fn main() {
    let mut reactor = Core::new().unwrap();

    let wfi_1 = WaitForIt::new("I'm done:".to_owned(), Duration::seconds(1));
    println!("wfi_1 == {:?}", wfi_1);
    let wfi_2 = WaitForIt::new("I'm done too:".to_owned(), Duration::seconds(2));
    println!("wfi_2 == {:?}", wfi_2);

    let v = vec![wfi_1, wfi_2];

    let sel = select_all(v);

    let ret = reactor.run(sel).unwrap();
    println!("ret == {:?}", ret);
}

Closing remarks

In the part 4 we will create a more "real life" future: one that does not use CPU resources needlessly and behaves as expected when used in a reactor.


Happy coding,

Francesco Cogno

Posted on by:

mindflavor profile

Francesco Cogno

@mindflavor

Started coding when numbered BASIC was cool. Now I work mostly with databases but I still count in increments of ten, just to be sure :).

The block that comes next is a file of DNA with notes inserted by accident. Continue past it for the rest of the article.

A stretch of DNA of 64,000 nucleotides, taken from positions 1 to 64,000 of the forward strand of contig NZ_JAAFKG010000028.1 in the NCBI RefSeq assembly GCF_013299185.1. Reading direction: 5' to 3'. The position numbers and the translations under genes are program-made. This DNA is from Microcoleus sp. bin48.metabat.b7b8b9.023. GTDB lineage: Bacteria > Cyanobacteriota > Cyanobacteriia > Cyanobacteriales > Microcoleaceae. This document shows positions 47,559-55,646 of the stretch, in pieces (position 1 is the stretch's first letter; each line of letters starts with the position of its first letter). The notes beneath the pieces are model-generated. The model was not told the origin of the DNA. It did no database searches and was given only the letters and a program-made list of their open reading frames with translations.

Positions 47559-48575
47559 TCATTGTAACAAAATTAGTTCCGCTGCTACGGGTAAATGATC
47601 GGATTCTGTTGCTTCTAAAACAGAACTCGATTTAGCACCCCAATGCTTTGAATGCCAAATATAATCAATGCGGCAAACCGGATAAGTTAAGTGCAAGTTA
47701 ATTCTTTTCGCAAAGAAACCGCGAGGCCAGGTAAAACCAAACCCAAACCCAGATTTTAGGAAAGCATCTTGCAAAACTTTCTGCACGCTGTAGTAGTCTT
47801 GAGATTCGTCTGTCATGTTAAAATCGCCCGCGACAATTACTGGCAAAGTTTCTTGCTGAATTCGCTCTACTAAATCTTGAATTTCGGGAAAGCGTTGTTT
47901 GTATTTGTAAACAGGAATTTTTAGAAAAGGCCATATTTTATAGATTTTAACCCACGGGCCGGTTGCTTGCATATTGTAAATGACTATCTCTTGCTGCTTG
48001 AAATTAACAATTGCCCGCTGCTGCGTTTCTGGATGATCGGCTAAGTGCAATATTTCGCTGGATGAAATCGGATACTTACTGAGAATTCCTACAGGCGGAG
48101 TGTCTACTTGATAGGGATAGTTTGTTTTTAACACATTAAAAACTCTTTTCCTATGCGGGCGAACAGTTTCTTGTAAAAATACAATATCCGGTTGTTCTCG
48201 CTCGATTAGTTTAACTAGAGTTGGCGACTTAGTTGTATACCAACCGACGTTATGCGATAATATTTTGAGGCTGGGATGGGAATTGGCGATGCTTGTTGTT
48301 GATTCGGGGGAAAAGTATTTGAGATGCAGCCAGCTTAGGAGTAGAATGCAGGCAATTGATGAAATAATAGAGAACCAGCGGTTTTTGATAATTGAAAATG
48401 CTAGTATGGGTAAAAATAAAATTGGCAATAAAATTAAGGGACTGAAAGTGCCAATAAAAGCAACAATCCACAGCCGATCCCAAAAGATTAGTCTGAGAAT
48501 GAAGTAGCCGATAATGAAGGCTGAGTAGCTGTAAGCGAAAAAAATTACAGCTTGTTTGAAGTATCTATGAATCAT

Discussion

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Editor guide
 

Hi

many thanks for that tutorial, really interesting! I just got one question:

You state the reactor parks our future in case we return

Ok(Async::NotReady)

But here, you seem to notify the reactor to unpark before we return Ok(Async::NotReady):

println!("not ready yet --> {:?}", self);
futures::task::current().notify();
Ok(Async::NotReady)

So the reactor gets a notification to unpark something that's not yet been parked, doesn't it? ;-)

 

Ah yes it's true.
It's an horrible way of simulating the external unpark command :)

Ideally this command should be issued by another "entity" (for example the OS in case of async IO).